The Weeknd was “angry” when Usher’s song ‘Climax’ came out because he felt he copied his style.
The ‘Starboy’ hitmaker claims that the 2012 R&B song was too similar to his mixtape ‘House of Balloons’, which was released the year before, but admitted he later learned that it’s not a bad thing for someone to take influence from his work, and he ended up finding it “very flattering”.
In an interview with Variety, the Canadian singer – whose real name is Abel Tesfaye – said: “‘House of Balloons’ literally changed the sound of pop music before my eyes. I heard ‘Climax,’ that Usher song, and was like, ‘Holy f***, that’s a Weeknd song.'”
He added: “It was very flattering.I knew I was doing something right, but I also got angry. But the older I got, I realized it’s a good thing.”
The ‘Blinding Lights’ hitmaker’s manager, Wassim Slaiby, added how it took his “small team” a lot of hard work and determination to get The Weeknd’s career off the ground, and hailed his client for starting a “whole new R&B wave”.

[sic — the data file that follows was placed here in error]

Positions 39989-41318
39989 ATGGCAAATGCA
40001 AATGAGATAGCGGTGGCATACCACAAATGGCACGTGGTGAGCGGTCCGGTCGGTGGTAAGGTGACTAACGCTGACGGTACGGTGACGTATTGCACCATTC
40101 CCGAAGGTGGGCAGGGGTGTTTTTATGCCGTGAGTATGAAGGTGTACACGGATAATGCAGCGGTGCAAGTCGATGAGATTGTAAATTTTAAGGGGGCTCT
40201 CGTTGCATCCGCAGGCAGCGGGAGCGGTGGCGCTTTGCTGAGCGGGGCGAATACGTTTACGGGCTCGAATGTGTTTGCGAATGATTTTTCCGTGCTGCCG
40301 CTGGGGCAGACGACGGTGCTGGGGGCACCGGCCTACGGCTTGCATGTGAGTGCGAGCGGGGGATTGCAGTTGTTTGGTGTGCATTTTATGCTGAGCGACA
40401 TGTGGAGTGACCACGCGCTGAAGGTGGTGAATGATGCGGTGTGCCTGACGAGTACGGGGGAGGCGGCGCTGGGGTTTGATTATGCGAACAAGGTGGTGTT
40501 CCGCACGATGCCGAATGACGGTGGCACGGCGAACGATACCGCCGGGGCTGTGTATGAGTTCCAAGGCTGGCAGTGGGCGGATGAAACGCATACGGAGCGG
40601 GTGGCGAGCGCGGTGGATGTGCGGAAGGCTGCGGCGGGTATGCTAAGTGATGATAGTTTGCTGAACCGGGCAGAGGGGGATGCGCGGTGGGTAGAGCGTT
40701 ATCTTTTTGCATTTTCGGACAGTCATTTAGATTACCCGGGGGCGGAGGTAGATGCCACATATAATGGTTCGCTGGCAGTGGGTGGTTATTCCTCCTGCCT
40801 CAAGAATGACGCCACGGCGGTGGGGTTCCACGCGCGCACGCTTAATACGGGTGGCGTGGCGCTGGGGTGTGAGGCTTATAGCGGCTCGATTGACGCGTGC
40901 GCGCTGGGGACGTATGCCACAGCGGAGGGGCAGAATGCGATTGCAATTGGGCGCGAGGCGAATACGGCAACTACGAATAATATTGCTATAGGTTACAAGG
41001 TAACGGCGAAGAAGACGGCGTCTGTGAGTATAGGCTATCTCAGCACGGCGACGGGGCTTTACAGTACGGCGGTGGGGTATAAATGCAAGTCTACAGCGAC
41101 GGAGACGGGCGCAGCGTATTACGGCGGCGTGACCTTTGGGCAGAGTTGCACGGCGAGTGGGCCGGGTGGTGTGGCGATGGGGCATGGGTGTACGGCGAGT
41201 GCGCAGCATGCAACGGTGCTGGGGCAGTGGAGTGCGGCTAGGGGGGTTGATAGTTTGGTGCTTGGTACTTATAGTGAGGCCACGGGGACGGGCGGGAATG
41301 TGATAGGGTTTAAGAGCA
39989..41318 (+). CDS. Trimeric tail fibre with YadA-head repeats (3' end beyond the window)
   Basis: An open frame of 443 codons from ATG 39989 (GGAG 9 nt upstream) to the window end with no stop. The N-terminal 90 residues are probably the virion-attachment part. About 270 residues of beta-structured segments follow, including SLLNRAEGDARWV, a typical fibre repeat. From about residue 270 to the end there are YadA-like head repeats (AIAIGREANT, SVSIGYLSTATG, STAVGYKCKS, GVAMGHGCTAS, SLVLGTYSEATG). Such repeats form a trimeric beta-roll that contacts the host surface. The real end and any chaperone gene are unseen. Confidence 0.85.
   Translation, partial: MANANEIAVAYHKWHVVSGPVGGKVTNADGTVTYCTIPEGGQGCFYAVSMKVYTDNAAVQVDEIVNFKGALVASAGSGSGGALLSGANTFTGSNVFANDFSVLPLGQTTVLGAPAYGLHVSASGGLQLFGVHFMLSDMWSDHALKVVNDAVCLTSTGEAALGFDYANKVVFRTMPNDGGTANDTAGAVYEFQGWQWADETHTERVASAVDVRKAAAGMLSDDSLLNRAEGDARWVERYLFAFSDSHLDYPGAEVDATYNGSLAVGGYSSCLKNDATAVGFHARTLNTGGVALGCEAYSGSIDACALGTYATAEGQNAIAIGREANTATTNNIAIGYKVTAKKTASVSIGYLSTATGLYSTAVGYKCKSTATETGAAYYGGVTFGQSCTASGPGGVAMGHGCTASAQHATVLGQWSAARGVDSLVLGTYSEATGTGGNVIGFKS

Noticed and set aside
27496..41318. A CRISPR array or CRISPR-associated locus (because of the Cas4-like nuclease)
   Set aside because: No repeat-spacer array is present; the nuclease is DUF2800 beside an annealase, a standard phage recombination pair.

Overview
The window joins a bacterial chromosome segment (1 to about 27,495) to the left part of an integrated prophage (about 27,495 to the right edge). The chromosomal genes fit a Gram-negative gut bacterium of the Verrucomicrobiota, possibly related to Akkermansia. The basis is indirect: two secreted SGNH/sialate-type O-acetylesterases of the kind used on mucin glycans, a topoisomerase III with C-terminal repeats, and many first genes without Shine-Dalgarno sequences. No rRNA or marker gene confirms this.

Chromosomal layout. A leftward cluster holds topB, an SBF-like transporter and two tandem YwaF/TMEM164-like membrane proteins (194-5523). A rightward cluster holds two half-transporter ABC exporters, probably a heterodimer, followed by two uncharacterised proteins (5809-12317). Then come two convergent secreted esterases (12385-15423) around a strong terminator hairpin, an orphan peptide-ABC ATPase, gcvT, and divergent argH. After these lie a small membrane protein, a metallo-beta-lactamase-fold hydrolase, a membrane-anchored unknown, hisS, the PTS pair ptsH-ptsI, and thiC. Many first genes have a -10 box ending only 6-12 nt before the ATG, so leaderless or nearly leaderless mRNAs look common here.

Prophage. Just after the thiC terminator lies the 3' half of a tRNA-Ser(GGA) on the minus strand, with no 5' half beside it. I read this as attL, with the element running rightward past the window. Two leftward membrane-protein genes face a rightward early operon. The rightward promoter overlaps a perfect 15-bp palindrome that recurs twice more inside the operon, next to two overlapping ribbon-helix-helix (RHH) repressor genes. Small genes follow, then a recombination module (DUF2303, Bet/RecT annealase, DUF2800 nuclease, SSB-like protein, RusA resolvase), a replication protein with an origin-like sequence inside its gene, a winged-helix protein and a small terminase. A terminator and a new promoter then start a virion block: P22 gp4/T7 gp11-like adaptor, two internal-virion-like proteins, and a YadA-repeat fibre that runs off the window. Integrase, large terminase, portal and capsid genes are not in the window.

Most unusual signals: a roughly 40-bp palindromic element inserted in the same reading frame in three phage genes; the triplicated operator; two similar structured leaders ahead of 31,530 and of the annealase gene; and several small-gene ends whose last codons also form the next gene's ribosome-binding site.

He told the publication: “People saw the rise, but have no idea how hard Abel and our small team worked for years before we got the recognition. “Abel created this whole new R&B wave everyone is on now.”
Although The Weeknd felt ‘Climax’ was like his music, the producer of the track, Diplo, previously revealed how it actually started off as a “minimal techno record with Atlanta strip clubs in mind”.
He said when it came out: “The production actually started as a house thing with a chord progression that I wrote, but with some time in the studio alone, I was making a sort of ‘wildfire’ beat out of it.
“The idea of pushing cut-off on a synth used so much in progressive house music but pulling back. I was making something like a minimal techno record with Atlanta strip clubs in mind.”
The ‘After Hours’ album is The Weeknd’s fourth studio album. It was released on March 20th, and has received great success. According to reports, On March 19, 2020, a record 1.02 million users per-added ‘After Hours’ to their Apple Music library. The album debuted atop the US Billboard 200.
Billboard noted, the album opened at No. 1 two weeks ago, with 444,000 units (according to Nielsen Music/MRC Data), and then held atop the list for a second week with 138,000.